By Nneka Nwogwugwu
Women farmers known as “oil palm mamas” or “market queens,” play competitive roles in Ghana’s informal oil palm sector.
The terms refer respectively to their high-profile operation of processing mills and sale and export of products, particularly in the smallholder sector which produces 76 percent of the nation’s crude palm oil (CPO).
However, until recently, little has been known about gender dynamics surrounding oil palm processing, as most research literature has focused on the production side of the value chain, which is dominated by men.
Now, a new manual from the Center for International Forestry Research and World Agroforestry (CIFOR-ICRAF) is innovating on a gendered approach, which involves sex-disaggregated surveys, semi-structured interviews and stakeholder forums, to measure the social footprint of informal and formal market value chains for oil palm in Ghana’s Eastern Region.
The research, which was conducted by scientists with the CGIAR Research Programs on Forests, Trees and Agroforestry (FTA), Policies Institutions and Marketplaces (PIM) and partners — aims to identify opportunities and challenges for realizing sustainable and gender equitable value chain participation across different types of palm oil processing mills. The findings will help palm oil enterprises and other stakeholders in formal and informal sectors to improve their production systems without disproportionately disadvantaging women workers.
“What we want to demonstrate with this social footprint analysis is that both formal and informal oil palm processors serve functional niches in this highly gendered economy,” said Emily Gallagher, a scientist at CIFOR-ICRAF who specializes in integrated rural development, defining “highly gendered” as an economy structured by gender norms in which women and men each have specific roles with little crossover or transgression of those norms.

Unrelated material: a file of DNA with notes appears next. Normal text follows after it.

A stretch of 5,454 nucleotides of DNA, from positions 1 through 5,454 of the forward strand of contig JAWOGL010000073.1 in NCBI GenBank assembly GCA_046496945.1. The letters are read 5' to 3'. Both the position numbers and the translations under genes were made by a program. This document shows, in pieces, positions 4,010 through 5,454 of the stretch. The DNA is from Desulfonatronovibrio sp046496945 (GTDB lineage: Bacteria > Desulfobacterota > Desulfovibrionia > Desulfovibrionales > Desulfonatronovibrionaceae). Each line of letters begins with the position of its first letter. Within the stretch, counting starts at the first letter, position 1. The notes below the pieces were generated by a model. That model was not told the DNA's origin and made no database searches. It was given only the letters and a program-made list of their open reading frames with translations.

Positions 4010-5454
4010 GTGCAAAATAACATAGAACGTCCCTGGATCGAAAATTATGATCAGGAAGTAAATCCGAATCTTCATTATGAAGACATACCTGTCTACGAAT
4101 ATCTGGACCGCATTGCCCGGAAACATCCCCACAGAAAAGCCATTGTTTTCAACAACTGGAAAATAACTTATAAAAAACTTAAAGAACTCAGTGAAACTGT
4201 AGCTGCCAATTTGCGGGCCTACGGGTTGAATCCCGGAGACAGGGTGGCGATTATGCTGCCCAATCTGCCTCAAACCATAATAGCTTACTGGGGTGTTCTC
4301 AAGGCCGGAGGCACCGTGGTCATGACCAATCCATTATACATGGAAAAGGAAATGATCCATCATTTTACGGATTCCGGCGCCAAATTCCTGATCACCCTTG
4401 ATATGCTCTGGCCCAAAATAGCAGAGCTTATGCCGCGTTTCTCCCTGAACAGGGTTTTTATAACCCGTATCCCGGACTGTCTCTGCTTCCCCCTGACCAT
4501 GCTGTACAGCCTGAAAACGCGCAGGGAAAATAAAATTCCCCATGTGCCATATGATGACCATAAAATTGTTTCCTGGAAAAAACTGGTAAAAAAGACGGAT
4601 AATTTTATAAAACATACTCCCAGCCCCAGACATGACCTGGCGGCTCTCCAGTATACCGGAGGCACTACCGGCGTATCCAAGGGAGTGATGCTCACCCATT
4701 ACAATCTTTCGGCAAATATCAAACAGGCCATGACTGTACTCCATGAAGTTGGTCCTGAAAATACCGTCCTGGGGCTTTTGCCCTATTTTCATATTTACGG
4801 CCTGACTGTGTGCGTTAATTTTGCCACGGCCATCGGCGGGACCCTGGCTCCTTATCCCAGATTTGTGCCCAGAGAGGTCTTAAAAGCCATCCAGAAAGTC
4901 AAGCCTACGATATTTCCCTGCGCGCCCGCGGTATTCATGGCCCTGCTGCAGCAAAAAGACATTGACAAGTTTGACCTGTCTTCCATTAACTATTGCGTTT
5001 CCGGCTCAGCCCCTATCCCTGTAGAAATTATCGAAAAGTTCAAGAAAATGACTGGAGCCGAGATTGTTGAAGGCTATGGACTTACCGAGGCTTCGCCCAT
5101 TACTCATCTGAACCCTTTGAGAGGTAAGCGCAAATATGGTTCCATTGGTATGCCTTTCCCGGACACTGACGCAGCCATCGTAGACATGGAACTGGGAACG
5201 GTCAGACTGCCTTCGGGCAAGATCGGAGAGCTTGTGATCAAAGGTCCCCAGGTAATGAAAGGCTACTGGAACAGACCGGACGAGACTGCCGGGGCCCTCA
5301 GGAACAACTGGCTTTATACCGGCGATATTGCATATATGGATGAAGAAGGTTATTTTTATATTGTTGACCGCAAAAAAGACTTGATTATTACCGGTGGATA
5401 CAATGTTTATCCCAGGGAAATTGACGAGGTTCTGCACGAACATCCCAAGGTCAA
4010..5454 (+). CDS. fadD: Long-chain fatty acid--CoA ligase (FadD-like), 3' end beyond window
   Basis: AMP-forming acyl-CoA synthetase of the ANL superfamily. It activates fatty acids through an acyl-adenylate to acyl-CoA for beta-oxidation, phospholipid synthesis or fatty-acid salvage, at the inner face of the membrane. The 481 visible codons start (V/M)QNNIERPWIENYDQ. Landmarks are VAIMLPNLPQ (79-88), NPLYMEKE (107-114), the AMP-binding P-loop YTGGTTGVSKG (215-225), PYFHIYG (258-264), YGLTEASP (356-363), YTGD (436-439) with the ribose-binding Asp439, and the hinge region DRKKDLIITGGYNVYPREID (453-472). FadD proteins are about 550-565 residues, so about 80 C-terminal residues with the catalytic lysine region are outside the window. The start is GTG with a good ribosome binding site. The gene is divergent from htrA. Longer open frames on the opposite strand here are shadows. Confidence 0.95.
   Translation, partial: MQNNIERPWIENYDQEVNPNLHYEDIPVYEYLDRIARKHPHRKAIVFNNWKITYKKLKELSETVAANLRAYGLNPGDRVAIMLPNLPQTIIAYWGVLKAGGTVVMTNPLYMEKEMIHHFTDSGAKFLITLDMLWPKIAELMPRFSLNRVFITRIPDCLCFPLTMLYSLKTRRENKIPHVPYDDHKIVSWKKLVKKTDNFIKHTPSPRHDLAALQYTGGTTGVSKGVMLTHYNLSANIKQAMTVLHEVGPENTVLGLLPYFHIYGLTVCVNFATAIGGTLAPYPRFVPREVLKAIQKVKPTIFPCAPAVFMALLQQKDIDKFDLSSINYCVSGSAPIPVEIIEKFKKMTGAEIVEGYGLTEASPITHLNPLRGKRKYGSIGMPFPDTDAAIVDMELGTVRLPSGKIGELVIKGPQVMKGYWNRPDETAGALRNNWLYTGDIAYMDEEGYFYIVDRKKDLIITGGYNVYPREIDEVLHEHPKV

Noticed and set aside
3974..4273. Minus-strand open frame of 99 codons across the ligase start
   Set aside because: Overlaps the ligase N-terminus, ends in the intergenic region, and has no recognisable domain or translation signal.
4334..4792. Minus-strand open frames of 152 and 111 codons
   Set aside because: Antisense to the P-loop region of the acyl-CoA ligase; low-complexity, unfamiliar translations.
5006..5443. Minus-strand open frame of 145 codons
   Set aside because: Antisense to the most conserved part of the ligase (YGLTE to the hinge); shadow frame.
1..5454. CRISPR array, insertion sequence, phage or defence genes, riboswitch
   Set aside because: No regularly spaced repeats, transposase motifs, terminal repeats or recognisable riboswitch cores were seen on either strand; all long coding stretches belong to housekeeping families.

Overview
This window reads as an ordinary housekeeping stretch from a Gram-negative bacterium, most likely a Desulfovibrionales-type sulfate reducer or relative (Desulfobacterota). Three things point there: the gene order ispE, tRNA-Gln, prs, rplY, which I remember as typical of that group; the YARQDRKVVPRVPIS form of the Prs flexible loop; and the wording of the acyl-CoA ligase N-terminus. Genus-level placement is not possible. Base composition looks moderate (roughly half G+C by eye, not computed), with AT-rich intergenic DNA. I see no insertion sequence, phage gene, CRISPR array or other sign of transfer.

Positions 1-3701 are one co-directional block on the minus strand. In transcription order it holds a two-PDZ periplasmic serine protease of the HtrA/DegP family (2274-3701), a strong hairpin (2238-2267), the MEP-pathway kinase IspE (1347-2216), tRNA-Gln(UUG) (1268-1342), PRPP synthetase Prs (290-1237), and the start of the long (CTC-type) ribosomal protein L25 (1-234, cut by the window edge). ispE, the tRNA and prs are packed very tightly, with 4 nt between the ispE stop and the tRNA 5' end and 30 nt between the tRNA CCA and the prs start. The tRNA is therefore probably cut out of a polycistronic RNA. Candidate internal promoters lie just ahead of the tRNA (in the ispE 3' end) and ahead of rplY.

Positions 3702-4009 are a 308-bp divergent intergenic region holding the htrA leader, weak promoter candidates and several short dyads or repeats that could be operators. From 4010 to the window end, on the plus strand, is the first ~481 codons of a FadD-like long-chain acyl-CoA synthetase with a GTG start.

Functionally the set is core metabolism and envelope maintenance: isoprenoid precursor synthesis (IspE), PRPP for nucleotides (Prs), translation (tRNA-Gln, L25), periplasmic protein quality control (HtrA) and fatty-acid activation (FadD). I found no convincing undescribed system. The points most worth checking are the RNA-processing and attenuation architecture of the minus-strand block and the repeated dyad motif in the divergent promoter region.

“The methodology proposed in the manual allows us to share our findings visually with palm oil enterprises so that they can take actionable steps to upgrade processing conditions and improve employee satisfaction without sacrificing labor opportunities for women and men.”
Oil palm is the second most important industry for rural job creation in Ghana after cocoa, employing about 2 million people, according to a national report.
The formal processing sector is responsible for domestic commercial production, what is sold in grocery stores, while the informal sector produces the red, unrefined palm oil that is sold in local markets.’
How “oil palm mamas” are making profits from oil palm processing
By Nneka Nwogwugwu